- Mining: The extraction of coal, oil, gas, and minerals can cause the ground to subside, resulting in earthquakes.
- Reservoir-induced earthquakes: The filling of large reservoirs with water can change the pressure on the Earth’s crust and cause earthquakes.
- Oil and gas extraction: The injection of wastewater and other fluids into the Earth’s crust can trigger earthquakes.
- Construction: The excavation of large underground cavities and the building of large dams can alter the balance of stress in the Earth’s crust and cause earthquakes.
Human-caused earthquakes are usually smaller and less frequent than naturally occurring earthquakes, but they can still have significant impacts on local communities, particularly if they are in populated areas. It is important for policymakers and industry to consider the potential seismic impacts of their activities and to take steps to minimize the risk of earthquakes.
6 While Driving
During an earthquake, if you’re driving a vehicle, it’s generally recommended to stop and pull over to a safe place, such as the side of the road. Here’s why:
- Stopping the vehicle reduces the risk of collision with other vehicles, obstacles, or other hazards.
- The motion of the vehicle can make it difficult to assess the intensity of the shaking and make it harder to stay balanced.
- If you’re on a bridge or an overpass, it’s particularly important to stop because these structures can be more vulnerable to damage during an earthquake.
Once you’ve stopped, turn off the engine, put on the parking brake, and stay inside the vehicle until the shaking stops. This can provide some protection and reduce the risk of injury from falling objects or debris. After the earthquake, be cautious when driving, as roads and bridges may be damaged, and there may be hazards such as fallen power lines, cracked pavement, and unstable buildings.
7. 10 steps for Earthquake Preparedness
Here are 10 steps for earthquake preparedness:
- Make a plan: Develop a plan for how you and your family will respond in the event of an earthquake. Make sure everyone knows what to do and where to go for safety.
- Secure your home: Secure heavy objects, such as bookcases and televisions, to prevent them from falling and causing injury.
- Prepare an emergency kit: Assemble a kit of essential supplies, including food, water, first aid supplies, a flashlight, and a battery-powered radio.
- Identify safe places in your home and workplace: Identify safe places in your home and workplace, such as under a desk or against an interior wall, where you can take cover during an earthquake.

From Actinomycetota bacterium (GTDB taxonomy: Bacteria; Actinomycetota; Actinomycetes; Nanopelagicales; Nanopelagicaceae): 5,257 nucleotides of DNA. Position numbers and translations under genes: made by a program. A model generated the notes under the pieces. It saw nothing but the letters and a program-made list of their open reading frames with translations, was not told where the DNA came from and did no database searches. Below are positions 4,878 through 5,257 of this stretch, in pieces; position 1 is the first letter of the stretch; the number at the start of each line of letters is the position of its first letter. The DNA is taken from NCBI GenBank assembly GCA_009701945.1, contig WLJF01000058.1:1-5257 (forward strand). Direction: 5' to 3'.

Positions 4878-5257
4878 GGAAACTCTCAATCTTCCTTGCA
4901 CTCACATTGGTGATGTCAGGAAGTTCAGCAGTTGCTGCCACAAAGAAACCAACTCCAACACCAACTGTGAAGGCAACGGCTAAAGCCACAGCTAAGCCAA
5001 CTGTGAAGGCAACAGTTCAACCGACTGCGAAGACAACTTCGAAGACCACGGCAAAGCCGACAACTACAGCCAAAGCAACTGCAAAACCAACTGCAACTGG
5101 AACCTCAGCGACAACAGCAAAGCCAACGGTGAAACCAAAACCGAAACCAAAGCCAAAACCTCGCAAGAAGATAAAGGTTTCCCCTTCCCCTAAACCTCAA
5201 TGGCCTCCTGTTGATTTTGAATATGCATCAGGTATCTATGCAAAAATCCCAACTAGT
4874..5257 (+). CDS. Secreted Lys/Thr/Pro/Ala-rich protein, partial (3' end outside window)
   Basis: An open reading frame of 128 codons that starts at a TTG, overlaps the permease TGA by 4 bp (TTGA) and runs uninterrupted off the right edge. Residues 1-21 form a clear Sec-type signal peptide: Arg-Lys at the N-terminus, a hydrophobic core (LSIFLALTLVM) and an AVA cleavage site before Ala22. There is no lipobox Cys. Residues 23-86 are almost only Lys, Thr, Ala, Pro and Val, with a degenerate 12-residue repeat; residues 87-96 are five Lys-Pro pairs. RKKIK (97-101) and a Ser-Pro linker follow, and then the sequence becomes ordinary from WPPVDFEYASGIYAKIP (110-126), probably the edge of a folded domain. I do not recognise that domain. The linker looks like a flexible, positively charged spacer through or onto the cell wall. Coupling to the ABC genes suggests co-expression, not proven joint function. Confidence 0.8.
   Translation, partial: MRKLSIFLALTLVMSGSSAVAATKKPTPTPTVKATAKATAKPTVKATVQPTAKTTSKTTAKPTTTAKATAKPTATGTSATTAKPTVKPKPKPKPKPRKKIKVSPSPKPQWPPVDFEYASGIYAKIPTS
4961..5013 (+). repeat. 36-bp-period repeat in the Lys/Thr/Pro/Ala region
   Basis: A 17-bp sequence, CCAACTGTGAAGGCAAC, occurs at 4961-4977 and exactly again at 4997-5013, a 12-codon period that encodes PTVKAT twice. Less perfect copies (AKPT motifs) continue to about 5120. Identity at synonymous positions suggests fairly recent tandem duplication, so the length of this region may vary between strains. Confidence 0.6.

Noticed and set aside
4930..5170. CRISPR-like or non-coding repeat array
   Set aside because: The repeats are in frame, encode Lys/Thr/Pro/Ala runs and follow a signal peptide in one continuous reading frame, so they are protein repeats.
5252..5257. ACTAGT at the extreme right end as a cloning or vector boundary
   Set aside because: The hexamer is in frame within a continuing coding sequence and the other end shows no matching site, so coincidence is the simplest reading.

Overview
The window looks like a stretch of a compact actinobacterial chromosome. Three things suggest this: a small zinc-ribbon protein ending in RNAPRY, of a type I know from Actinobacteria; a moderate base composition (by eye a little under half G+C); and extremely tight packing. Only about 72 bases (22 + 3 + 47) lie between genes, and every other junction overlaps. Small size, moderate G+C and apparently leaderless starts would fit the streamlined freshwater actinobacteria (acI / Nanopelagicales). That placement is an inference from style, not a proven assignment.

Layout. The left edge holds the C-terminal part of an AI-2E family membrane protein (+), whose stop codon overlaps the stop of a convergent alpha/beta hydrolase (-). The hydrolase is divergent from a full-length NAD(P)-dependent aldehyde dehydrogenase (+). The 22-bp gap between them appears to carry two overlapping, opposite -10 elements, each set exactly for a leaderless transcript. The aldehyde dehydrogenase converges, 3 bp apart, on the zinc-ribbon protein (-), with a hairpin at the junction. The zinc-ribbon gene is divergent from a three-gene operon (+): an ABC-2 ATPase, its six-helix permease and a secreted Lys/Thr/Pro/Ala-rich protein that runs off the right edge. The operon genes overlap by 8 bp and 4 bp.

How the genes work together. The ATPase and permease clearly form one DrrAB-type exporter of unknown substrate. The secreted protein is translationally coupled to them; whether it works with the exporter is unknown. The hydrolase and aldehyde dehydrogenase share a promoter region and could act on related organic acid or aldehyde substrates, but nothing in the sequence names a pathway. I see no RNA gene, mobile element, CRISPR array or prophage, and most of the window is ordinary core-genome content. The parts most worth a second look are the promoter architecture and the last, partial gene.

- Practice earthquake drills: Practice earthquake drills with your family and coworkers so that everyone knows what to do in the event of an earthquake.
- Learn first aid: Learn basic first aid skills and CPR so that you can help yourself and others in the event of an injury.
- Secure your water and gas shutoff valves: Learn how to shut off the water and gas valves in your home in the event of a gas leak or water damage.
- Prepare your vehicle: Make sure your vehicle is equipped with emergency supplies, including food, water, and a first aid kit.
- Plan for aftershocks: Aftershocks are common after earthquakes and can cause additional damage. Make sure you have a plan for what to do if an aftershock occurs.
- Stay informed: Stay informed about earthquakes and emergency response plans by listening to the news, signing up for emergency alerts, and following the advice of local authorities.
8. First Aid Drills for an Earthquake:
- Assess the situation: Take a quick survey of the area and look for any immediate dangers, such as fire or hazardous chemicals.
- Check for injuries: Check yourself and others for any injuries, such as cuts, bruises or broken bones.
- Provide basic first aid: If necessary, provide basic first aid, such as applying pressure to a wound or splinting a broken limb.
- Call for help: If anyone is seriously injured, call for emergency medical assistance.
- Evacuate if necessary: If the building is severely damaged or there is a risk of fire or other dangers, evacuate to a safe location.
- Continue to monitor the situation: Even after the initial earthquake has passed, it is important to continue to monitor the situation for any aftershocks or other hazards.
- Seek medical attention: If anyone experiences symptoms such as severe headache, nausea, or dizziness, seek medical attention.
It is important to practice these first aid drills regularly so that everyone knows what to do in case of an earthquake. It is also important to have a well-stocked first aid kit available in case of an emergency.
9. Dos and Don’ts in Earthquake
Do’s during an earthquake:
- Drop, cover and hold on: If you are indoors, drop to the floor, take cover under a sturdy piece of furniture and hold on until the shaking stops.
- Stay away from windows: Glass windows can break and cause injury during an earthquake, so it’s best to stay away from them.
- Stay put: If you are in a tall building, do not try to evacuate during the shaking as the stairs can be hazardous. Stay in your current location and protect yourself until the shaking stops.
- Turn off appliances: If you are at home, turn off appliances and gas valves to reduce the risk of fire.
- Evacuate if necessary: If you are in a coastal area, evacuate to higher ground if there is a risk of a tsunami.
Don’ts during an earthquake:
- Don’t run outside: Running outside during an earthquake can be dangerous as the ground may be unstable and you could trip and fall.
- Don’t use elevators: Elevators can stop working during an earthquake, making them unsafe. Use the stairs instead.
- Don’t light matches or candles: Gas leaks can occur during an earthquake, so it’s best not to light matches or candles.
- Don’t panic: Stay calm and take action to protect yourself, but don’t panic as it can lead to irrational decisions.
Remember that earthquakes can happen at any time and can cause significant damage, so it’s important to be prepared and know what to do in case of an earthquake.
To be Continued